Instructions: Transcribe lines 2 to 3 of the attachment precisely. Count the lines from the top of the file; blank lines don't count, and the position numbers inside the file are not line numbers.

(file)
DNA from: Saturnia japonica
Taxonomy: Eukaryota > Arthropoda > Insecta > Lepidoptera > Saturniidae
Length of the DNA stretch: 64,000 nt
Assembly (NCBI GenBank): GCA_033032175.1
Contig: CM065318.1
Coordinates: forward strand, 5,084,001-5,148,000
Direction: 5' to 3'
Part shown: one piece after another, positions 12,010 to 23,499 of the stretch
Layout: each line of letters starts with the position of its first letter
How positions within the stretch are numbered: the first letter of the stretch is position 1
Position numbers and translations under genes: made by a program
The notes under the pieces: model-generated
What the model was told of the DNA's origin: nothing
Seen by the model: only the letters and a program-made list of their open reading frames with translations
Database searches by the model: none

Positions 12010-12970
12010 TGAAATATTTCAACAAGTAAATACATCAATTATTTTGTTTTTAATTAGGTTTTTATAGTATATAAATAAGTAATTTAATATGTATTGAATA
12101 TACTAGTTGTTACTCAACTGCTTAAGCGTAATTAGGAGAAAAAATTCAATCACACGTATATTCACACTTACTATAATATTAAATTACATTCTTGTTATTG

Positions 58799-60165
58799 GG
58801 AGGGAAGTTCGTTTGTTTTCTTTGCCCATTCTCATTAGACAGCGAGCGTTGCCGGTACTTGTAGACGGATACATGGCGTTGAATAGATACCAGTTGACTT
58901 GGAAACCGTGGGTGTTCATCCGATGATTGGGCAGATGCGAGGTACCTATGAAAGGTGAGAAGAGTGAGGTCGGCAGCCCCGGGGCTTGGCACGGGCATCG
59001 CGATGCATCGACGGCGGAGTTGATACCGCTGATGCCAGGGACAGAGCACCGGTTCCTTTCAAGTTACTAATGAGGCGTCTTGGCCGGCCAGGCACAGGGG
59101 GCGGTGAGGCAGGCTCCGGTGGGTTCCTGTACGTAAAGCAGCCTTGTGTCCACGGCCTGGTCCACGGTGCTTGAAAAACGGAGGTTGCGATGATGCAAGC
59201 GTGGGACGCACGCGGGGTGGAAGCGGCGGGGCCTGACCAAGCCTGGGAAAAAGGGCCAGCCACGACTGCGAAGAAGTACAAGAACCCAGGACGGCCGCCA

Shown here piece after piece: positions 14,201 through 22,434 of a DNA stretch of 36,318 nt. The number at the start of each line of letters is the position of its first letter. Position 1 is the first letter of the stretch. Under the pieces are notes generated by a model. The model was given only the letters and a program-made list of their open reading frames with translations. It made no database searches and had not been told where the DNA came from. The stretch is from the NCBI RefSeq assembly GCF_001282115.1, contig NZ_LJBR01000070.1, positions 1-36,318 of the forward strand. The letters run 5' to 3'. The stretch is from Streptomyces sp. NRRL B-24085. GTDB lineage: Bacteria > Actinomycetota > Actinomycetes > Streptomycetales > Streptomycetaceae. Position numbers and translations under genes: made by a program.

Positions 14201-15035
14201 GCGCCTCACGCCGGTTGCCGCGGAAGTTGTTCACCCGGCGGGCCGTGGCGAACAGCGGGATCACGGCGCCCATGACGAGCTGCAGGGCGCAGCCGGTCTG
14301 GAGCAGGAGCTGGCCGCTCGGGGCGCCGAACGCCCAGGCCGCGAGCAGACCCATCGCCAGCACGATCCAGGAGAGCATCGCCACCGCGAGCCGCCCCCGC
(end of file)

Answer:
Taxonomy: Eukaryota > Arthropoda > Insecta > Lepidoptera > Saturniidae
Length of the DNA stretch: 64,000 nt